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Virgil's English TranslatorsCivil Wars to Restoration$
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Ian Calvert

Print publication date: 2021

Print ISBN-13: 9781474475648

Published to Edinburgh Scholarship Online: January 2022

DOI: 10.3366/edinburgh/9781474475648.001.0001

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PRINTED FROM EDINBURGH SCHOLARSHIP ONLINE (www.edinburgh.universitypressscholarship.com). (c) Copyright Edinburgh University Press, 2022. All Rights Reserved. An individual user may print out a PDF of a single chapter of a monograph in ESO for personal use.date: 20 May 2022

Private Interest: James Harrington

Private Interest: James Harrington

Chapter:
(p.137) Chapter 6 Private Interest: James Harrington
Source:
Virgil's English Translators
Author(s):

Ian Calvert

Publisher:
Edinburgh University Press
DOI:10.3366/edinburgh/9781474475648.003.0006

Chapter 6 shows that James Harrington used his writings to present himself as a Virgilian counsellor to a sovereign, but despite his period of service as a personal attendant to Charles I the person he sought to advise was Oliver Cromwell. Harrington quoted and adapted Virgil in The Commonwealth of Oceana to delineate the values of autocratic republicanism, and to criticise Cromwell as Lord Protector for not seizing the opportunity to establish a republic on Harringtonian principles when he had the means to do so. While Harrington continued to use Virgil for political purposes in his translations from the Eclogues, his translation of Aeneid 1-6 lacked any substantial political commentary beyond his sympathetic commemoration of Charles I’s execution. A coda to the chapter discusses Sir William Kingsmill, who like Harrington produced an apolitical translation of the Aeneid despite his history of royal service and the presence of political commentary in his other writings.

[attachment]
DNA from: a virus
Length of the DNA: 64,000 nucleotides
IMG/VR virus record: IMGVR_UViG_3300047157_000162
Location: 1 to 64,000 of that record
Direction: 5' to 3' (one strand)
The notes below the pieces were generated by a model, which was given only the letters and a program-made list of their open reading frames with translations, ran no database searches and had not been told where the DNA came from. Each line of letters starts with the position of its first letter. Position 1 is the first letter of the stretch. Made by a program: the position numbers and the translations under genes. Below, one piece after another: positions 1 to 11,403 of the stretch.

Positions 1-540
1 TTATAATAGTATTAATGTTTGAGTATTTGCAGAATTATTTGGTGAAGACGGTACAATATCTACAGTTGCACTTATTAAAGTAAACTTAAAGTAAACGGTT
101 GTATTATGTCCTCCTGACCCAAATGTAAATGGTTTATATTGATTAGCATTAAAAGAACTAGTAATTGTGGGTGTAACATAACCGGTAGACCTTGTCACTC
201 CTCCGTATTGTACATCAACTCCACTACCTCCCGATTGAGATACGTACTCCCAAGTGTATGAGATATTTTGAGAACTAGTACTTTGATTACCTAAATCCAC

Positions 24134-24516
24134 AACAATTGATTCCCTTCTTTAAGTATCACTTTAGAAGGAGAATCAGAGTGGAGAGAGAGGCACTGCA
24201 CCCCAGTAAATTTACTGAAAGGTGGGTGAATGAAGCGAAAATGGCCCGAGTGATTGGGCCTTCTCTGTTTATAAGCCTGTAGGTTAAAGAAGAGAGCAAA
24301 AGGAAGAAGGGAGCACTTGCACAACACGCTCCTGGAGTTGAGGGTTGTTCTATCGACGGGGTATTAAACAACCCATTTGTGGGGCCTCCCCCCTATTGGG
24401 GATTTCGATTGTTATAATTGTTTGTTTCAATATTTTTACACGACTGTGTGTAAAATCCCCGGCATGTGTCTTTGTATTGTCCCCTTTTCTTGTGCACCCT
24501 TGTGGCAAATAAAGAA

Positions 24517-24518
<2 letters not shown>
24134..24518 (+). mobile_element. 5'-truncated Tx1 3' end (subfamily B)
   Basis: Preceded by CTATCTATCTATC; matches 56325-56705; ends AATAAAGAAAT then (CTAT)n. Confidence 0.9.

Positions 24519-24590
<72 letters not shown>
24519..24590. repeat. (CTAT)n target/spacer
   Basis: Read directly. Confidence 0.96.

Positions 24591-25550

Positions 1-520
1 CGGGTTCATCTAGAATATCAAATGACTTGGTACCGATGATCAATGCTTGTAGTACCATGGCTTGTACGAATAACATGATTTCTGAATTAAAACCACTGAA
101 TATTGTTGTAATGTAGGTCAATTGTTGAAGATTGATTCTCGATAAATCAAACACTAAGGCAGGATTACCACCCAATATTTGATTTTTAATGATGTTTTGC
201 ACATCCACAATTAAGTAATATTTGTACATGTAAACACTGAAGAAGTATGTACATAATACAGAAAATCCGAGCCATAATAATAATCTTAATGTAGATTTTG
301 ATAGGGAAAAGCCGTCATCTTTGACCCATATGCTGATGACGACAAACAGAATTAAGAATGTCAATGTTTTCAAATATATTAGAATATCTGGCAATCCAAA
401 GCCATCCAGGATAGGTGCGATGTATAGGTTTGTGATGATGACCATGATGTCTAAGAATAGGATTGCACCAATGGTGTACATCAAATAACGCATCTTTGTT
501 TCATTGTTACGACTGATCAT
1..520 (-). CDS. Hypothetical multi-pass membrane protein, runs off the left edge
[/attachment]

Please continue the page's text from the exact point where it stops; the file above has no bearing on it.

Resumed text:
Keywords:   James Harrington, republicanism, Commonwealth of Oceana, Eclogues, Aeneid, Charles I, Protectorate, Oliver Cromwell, William Kingsmill

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